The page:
The 9 billion-people questionA special report on feeding the world l February 26th 2011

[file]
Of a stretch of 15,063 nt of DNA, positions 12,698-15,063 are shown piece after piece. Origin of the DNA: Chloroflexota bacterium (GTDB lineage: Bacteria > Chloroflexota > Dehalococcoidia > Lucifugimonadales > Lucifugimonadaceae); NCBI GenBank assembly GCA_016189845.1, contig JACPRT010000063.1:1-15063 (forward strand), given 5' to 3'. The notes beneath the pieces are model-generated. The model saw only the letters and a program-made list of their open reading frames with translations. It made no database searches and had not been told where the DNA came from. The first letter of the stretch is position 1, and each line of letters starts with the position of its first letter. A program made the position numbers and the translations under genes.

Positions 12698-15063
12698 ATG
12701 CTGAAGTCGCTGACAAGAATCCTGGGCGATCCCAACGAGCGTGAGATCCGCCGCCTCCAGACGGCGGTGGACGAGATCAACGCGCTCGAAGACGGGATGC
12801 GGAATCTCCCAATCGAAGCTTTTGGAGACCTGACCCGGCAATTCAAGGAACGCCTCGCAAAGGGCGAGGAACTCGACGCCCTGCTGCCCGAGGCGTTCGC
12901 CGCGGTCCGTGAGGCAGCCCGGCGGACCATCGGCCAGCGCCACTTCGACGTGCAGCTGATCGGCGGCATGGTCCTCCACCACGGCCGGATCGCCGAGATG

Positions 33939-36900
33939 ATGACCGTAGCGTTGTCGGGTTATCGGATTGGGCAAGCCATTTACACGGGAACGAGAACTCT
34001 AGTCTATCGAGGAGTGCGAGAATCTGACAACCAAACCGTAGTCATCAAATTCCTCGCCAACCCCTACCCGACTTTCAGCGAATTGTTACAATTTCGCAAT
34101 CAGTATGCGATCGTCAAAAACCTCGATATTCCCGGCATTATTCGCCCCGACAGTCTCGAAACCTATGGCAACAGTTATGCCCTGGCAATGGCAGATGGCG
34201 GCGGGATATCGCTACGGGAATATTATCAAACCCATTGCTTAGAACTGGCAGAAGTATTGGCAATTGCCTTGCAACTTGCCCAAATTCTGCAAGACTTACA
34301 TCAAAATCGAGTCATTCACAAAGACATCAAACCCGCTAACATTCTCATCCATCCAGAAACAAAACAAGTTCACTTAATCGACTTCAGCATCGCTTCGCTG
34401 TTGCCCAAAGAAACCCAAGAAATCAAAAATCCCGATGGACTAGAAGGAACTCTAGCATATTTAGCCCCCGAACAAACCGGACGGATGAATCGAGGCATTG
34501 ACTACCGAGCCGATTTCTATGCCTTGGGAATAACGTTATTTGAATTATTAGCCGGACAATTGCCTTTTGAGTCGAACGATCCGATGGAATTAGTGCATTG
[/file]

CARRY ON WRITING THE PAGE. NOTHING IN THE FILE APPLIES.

The Economist February 26th 2011 A special report on feeding the world 1 The 9 billion-people questionAlso in this sectionHow much is enough?The answer is less straightforward than itseems. Page 3Plagued by politicsBiofuels are an example of what not to do.Page 4No easy xSimply using more of everything to producemore food will not work. Page 6Waste not, want notFar too much food never reaches the plate.Page 8Doing more with lessThe only reliable way to produce more food isto use better technology. Page 9Our daily bread The world’s population will grow from almost 7 billion now to over 9Bringing wheat up to scratch. Page 11 billion in 2050. John Parker asks if there will be enough food to go roundNot just caloriesPeople also need the right nutrients. Page 13 T HE 1.6-hectare (4-acre) Broadbalk eld lies in the centre of Rothamsted farm, about 40km (25 miles) north of London. In their disposal. Given the same technology, European and American farmers get the same results. 1847 the farm’s founder, Sir John Lawes, de- The wheat bearing 4 or 5 tonnes a hect-A prospect of plenty scribed its soil as a heavy loam resting on are is, roughly, like that of the Green Revo-For the rst time in history, the whole of chalk and capable of producing good lution, the transformation of agriculturemankind may get enough to eat. Page 14 wheat when well manured. The 2010 har- that swept the world in the 1970s. It has vest did not seem to vindicate his judg- been treated with herbicides and some fer-Acknowledgments ment. In the centre of the eld the wheat is tilisers, but not up to the standard of theThe author is grateful to the many people from the abundant, yielding 10 tonnes a hectare, most recent agronomic practices, nor is itorganisations listed below who gave generously of theirtime and expertise in the preparation of this report. A full one of the highest rates in the world for a the highest-yielding semi-dwarf wheatlist of their names is available online. commercial crop. But at the western end, variety. This is the crop of the Indian sub-Agmark Kenya, the Alliance for a Green Revolution in near the manor house, it produces only 4 continent and of Argentina.Africa, the Bill and Melinda Gates Foundation,Biodiversity International, the Biotechnology and or 5 tonnes a hectare; other, spindlier, The extraordinary results in the centreBiological Sciences Research Council, Brasil-Agro, the plants yield just 1 or 2 tonnes. of the eld are achieved by using the bestBrazilian Enterprise for Agricultural Research, the Broadbalk is no ordinary eld. The rst plants, fertilisers, fungicides and husband-Chicago Council on Global A airs, the Donald DanforthPlant Science Centre, Farm Inputs Promotions Africa, experimental crop of winter wheat was ry. The yield is higher than the national av-the Federation of the Industries of the State of São Paulo, sown there in the autumn of 1843, and for erage in Britain, and is as good as it gets.the Food and Agriculture Organisation, Global Harvest the past 166 years the eld, part of the Roth-Initiative, HarvestPlus, the International FinanceCorporation, the International Fund for Agricultural amsted Research station, has been the site Seeds of doubtDevelopment, the International Livestock Research of the longest-running continuous agricul- But the Broadbalk eld shows somethingInstitute, the International Maize and Wheat tural experiment in the world. Now di er- else. Chart 1 on the next page tracks itsImprovement Centre, the John Innes Centre, Kraft Foods,Moi University, Eldoret, Monsanto, the Abdul Latif Jameel ent parts of the eld are sown using di er- yields from the start, showing how thePoverty Action Lab, Nestlé, Rothamsted Research, ent practices, making Broadbalk a micro- three di erent kinds of wheat farming Af-Syngenta, Western Seed Company, Kenya, the World cosm of the state of world farming. rican, Green Revolution and modernBank, World Resources Institute, the United StatesDepartment of Agriculture. The wheat yielding a tonne a hectare is have diverged, sometimes quite suddenly: like an African eld, and for the same rea- in the 1960s with the introduction of newA list of sources is at son: this crop has had no fertiliser, pesti- herbicides for Green Revolution wheat, Economist.com/specialreports cide or anything else applied to it. African and in the 1980s with new fungicides and farmers are sometimes thought to be semi-dwarf varieties. Worryingly, though,An audio interview with the author is at somehow responsible for their low yields, in the past 15 years the yields of the most Economist.com/audiovideo/specialreports but the blame lies with the technology at productive varieties of wheat in Broadbalk 1